An association study investigating the genetic etiology for spinal osteoarthritis.
To determine the association of single-nucleotide polymorphism (SNP) causing an amino-acid change (Q89R) in the low-density lipoprotein receptor-related protein 5 (LRP5) coding region with spinal osteoarthritis.
Wnt/β-catenin signaling pathway regulates bone density through a Wnt coreceptor LRP5. This pathway is also involved in cartilage development and homeostasis, suggesting that genetic variation in LRP5 gene may affect the pathogenesis of cartilage-related diseases, such as osteoarthritis.
We evaluated the presence of osteophytes, endplate sclerosis, and narrowing of disc spaces in 357 Japanese postmenopausal women. Missense coding SNP for Q89R of LRP5 gene was determined using TaqMan polymerase chain reaction (PCR) method.
We found that subjects without the R allele (QQ; n = 321) had a significantly lower osteophyte formation score than did subjects bearing at least one R allele (QR + RR; n = 36) (7.80 vs. 10.89, P = 0.0019 by analysis of covariance).
We suggest that a genetic variation at the LRP5 gene locus is associated with spinal osteoarthritis, in line with the involvement of the LRP5 gene in the bone and cartilage metabolism.
Wnt/β-catenin signaling pathway regulates bone and cartilage metabolism. The single nucleotide polymorphism causing an amino-acid change (Q89R) in LRP5 gene, a Wnt coreceptor, was associated with spinal osteophytosis in Japanese postmenopausal women. We suggest that a genetic variation at the LRP5 gene locus is associated with spinal osteoarthritis.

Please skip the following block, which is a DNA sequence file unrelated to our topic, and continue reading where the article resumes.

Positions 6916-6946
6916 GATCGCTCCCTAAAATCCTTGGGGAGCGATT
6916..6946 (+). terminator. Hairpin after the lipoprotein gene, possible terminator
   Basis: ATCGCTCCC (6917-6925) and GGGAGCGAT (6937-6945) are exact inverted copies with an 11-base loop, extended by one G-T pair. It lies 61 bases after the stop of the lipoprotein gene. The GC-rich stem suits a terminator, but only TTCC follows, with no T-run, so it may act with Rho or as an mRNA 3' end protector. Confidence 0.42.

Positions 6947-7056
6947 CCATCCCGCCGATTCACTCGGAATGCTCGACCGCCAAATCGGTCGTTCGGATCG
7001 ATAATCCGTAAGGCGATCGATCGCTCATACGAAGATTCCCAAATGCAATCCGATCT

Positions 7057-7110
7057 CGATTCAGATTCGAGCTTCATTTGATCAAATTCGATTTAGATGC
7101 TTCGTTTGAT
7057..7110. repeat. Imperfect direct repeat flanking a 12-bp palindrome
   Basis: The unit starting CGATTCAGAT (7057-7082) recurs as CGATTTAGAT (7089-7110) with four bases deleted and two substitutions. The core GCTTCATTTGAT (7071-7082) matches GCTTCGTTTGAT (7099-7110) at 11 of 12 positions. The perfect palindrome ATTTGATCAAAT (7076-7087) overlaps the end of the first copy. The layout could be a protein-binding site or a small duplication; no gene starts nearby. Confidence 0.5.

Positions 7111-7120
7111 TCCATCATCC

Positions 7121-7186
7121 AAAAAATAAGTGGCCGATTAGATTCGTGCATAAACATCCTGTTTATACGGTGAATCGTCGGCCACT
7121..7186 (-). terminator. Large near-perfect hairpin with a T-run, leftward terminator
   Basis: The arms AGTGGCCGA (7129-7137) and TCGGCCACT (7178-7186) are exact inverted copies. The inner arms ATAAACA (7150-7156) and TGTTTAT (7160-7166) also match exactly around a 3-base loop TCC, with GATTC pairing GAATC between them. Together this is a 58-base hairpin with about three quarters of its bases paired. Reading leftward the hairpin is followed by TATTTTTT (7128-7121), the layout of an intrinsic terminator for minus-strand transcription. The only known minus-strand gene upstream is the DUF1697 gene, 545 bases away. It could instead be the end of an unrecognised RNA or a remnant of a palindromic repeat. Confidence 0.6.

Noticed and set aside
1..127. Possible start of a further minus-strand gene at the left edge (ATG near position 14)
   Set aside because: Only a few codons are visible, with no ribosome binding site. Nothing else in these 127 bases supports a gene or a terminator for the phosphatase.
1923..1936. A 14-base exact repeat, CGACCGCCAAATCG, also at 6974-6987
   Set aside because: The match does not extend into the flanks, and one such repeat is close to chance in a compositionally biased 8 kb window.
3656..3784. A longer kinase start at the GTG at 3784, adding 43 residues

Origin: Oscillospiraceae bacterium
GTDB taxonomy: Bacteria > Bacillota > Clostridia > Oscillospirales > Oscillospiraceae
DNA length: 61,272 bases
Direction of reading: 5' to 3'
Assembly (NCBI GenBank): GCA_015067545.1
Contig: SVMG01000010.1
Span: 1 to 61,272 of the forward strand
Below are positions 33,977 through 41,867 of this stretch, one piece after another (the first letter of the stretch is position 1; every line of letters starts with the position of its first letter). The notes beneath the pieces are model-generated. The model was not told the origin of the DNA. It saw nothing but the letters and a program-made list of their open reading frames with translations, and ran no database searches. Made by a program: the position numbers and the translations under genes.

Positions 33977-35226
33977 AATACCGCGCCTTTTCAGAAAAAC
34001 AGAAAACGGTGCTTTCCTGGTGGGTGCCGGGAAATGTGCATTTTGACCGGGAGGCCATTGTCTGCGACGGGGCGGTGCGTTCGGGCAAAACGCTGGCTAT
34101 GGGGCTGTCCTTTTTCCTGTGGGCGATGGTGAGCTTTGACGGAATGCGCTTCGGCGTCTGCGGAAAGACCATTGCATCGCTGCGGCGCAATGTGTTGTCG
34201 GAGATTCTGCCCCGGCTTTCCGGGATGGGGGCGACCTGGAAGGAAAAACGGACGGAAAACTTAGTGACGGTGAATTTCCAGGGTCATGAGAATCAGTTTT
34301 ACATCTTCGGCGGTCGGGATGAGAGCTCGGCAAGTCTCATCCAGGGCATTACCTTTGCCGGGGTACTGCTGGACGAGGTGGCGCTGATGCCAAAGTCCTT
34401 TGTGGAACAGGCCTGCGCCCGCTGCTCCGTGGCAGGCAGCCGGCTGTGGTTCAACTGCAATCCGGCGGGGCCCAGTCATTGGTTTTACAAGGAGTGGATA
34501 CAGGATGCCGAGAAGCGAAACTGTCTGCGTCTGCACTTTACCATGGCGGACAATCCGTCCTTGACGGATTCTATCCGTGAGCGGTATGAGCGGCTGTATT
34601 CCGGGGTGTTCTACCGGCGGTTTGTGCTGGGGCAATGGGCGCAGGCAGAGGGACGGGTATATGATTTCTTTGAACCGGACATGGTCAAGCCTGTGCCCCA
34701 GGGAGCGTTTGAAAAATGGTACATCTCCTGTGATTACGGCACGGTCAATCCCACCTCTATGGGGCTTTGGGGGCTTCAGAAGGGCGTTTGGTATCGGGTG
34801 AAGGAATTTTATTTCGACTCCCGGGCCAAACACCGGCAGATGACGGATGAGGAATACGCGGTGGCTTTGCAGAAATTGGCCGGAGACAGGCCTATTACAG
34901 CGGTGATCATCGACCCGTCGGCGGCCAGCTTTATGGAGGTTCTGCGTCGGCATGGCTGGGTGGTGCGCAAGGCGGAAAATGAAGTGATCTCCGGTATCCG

From the *Department of Geriatric Medicine, Graduate School of Medicine, The University of Tokyo, Tokyo, Japan; †Research Institute and Practice for Involutional Diseases, Nagano, Japan; ‡Department of Orthopedic Surgery, University of Occupational and Environmental Health, School of Medicine, Kitakyushu, Japan; §Department of Advanced Medicine, National Center for Geriatrics and Gerontology, Aichi, Japan; and ∥Research Center for Genomic Medicine, Saitama Medical School, Saitama, Japan.
Acknowledgment date: October 28, 2005. First revision date: February 23, 2006. Acceptance date: March 2, 2006.
Supported in part by grants from the Japanese Ministry of Health, Labor, Welfare and Japan Society for the Promotion of Science and by a grant of the Genome Network Project from the Ministry of Culture, Education, Sports, Science and Technology of Japan.
The manuscript submitted does not contain information about medical device(s)/drug(s).
No funds were received in support of this work. No benefits in any form have been or will be received from a commercial party related directly or indirectly to the subject of this manuscript.
Address correspondence and reprint requests to Satoshi Inoue, MD, PhD, Department of Geriatric Medicine, Graduate School of Medicine, University of Tokyo, 7-3-1, Hongo, Bumkyo-ku, Tokyo, Japan; E-mail: INOUE-GER@h.u-tokyo.ac.jp